Valencia has deep-rooted traditions and a tight-knit community spirit. This is never more obvious than during the many festivals celebrated in Valencia throughout the year.

From colorful parades and solemn processions to earth-shattering firework displays and quirky flower battles, Valencian festivals are an experience like no other.

I’m a serial festival goer and have attended many festivals in and around Valencia, some more than once. Out of all, these are my favorite.

Whether they are held in honor of saints or centuries-old traditions, these festivities are a great opportunity to experience the local culture in its purest form.

I strongly encourage you to book your next trip to Valencia around one of these unique celebrations and see for yourself just how amazing the festivals in Valencia are.

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Best festivals in Valencia – major festivals you cannot miss

These five unique festivals are worth planning a trip around as each of them is an incredible opportunity to immerse yourself in Valencia’s rich culture and traditions.

1. Las Fallas de Valencia Festival

Las Fallas is the most important festival in Valencia
Some fallas draw inspiration from the remotest of places, such as Japan and Japanese culture

When: March 15th to 19th (some events start as early as March 1st)

Las Fallas is the wildest and craziest festival celebrated in Valencia. It’s a UNESCO Intangible Cultural Heritage of Humanity and the largest street party in Europe.

Every March, Valencia becomes an open-air museum with over 700 gorgeous wood and polystyrene art pieces displayed on its streets. But this is not even the most mind-boggling part.

On the last night of the festival, all but two of these artworks are set ablaze in towering bonfires, reaching up to 20 meters (65 feet) in height.

Las Fallas crowns the list of fun things to do in Valencia. There are daily firecracker shows, music concerts, paella cooking contests, and fire parades all on a religious backdrop that includes flower offerings to the Virgin Mary and thousands of locals in elaborate silk clothes.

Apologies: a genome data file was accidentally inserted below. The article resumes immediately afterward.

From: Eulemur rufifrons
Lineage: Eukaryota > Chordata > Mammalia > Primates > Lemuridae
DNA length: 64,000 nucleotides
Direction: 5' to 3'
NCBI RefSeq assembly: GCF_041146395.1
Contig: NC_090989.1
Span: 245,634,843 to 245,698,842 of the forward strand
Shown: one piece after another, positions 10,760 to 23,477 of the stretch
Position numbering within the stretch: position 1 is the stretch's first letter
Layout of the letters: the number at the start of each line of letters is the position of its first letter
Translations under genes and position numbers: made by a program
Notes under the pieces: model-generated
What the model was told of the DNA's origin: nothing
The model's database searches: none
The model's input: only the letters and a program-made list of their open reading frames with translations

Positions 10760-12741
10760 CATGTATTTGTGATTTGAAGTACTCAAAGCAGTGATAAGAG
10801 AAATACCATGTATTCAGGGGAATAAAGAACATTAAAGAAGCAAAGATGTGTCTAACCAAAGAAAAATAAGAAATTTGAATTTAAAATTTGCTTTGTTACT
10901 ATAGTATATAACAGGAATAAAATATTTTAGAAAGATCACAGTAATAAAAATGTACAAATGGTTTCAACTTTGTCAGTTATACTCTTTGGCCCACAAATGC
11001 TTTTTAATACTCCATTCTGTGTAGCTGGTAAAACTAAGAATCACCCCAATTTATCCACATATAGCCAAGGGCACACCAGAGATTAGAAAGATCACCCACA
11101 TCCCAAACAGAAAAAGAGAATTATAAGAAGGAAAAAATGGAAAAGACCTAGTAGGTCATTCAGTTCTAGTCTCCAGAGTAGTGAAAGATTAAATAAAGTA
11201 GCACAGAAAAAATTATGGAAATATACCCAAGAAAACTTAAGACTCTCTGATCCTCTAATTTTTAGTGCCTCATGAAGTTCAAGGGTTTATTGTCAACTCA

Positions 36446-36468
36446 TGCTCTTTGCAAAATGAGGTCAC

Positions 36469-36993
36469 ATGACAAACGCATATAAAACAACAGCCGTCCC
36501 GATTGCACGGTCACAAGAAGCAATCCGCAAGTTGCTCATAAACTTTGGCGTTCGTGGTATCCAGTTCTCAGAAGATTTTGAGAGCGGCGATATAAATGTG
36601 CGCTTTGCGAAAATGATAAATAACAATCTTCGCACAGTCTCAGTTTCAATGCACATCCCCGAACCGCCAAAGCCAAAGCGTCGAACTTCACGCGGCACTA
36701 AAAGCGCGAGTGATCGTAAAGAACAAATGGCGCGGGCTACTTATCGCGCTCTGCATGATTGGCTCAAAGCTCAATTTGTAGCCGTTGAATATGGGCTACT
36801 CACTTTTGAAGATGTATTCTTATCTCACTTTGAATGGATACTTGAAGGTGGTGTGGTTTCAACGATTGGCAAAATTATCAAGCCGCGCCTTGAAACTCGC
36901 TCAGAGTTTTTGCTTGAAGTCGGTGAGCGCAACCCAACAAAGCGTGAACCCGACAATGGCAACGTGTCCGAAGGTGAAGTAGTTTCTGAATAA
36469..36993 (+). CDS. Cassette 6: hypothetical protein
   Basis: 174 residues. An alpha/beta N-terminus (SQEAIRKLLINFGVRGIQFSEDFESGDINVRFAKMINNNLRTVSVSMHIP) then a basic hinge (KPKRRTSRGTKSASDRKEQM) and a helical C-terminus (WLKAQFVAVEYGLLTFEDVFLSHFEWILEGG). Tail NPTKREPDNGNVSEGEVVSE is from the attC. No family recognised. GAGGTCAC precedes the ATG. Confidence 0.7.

Truth be told, words could never do this festival justice. You simply have to live it to believe it.

To learn more about this festival, read these interesting Las Fallas facts. I also put together a list of the most delicious foods to eat at Las Fallas.

2. Semana Santa Marinera (Maritime Holy Week Festival)

Men in pointy cone-shaped hoods at the Maritime Holy Week in Valencia
The Holy Week in Valencia is an opportunity to see a pointed hat in a different light

When: During the week leading up to Easter Sunday (March 28th to 31st, 2024)

Easter in Valencia is no egg hunt. And there are no giant bunnies, chocolate figurines, or fun gifts either. Instead, Easter in Valencia is all about the religious side of the festival.

The Maritime Holy Week (Semana Santa Marinera) takes place during the week leading up to Easter Sunday in the neighborhood of El Cabanyal, a former fishing village.

There are daily religious processions; people in colorful period costumes; elaborate floats featuring statues of biblical figures; brass bands and drummers playing mournful music, and evening masses.

The most unusual sight, however, is the religious brotherhoods – men and women dressed in colorful silky costumes with pointy cone-shaped hoods called capirote.

These hoods are historical costumes and a symbol of penance. They date as far back as the Spanish Inquisition when they were used as a form of punishment.

If you’d like to learn more about the Semana Santa events and traditions, read my article on Easter in Valencia.

3. Gran Feria de Valencia (Great Valencia Fair)

Couples dancing at Great Valencia Fair
The Great Valencia Fair features a variety of events

When: July 1st to the last Sunday of July (July 1st to 28th, 2024)

The Great Valencia Fair brings a full month of celebrations in the form of outdoor concerts, firework displays, medieval markets, paella tastings, and more.

The festival was held for the first time some 150 years ago and offers an extensive list of fun activities and cultural events, most of which are free.

Think pop, rock, jazz, and classical music concerts. Alfresco theater plays. A night when the museums are open until midnight. Flamenco shows. Jota performances (a local traditional dance accompanied by castanets). And zarzuela style-operas.

The grand finale takes place on the last Sunday of July with an elaborate parade of colorful floats and an epic flower battle.

Also read: Valencia in July: Weather, What to Do & What to Wear

4. Day of the Valencian Community

Women in Moorish clothes at the Moors and Christians Festival in Valencia
The Moros y Cristianos parades in Spain feature some of the most spectacular costumes

When: October 9th

Crack any Spanish history book and you’ll learn pretty quickly that Moors had a foothold in the Iberian Peninsula for nearly 800 years. This led to the Spanish Reconquista, a tug-of-war between Moors and Christians that ended with the victory of the latter.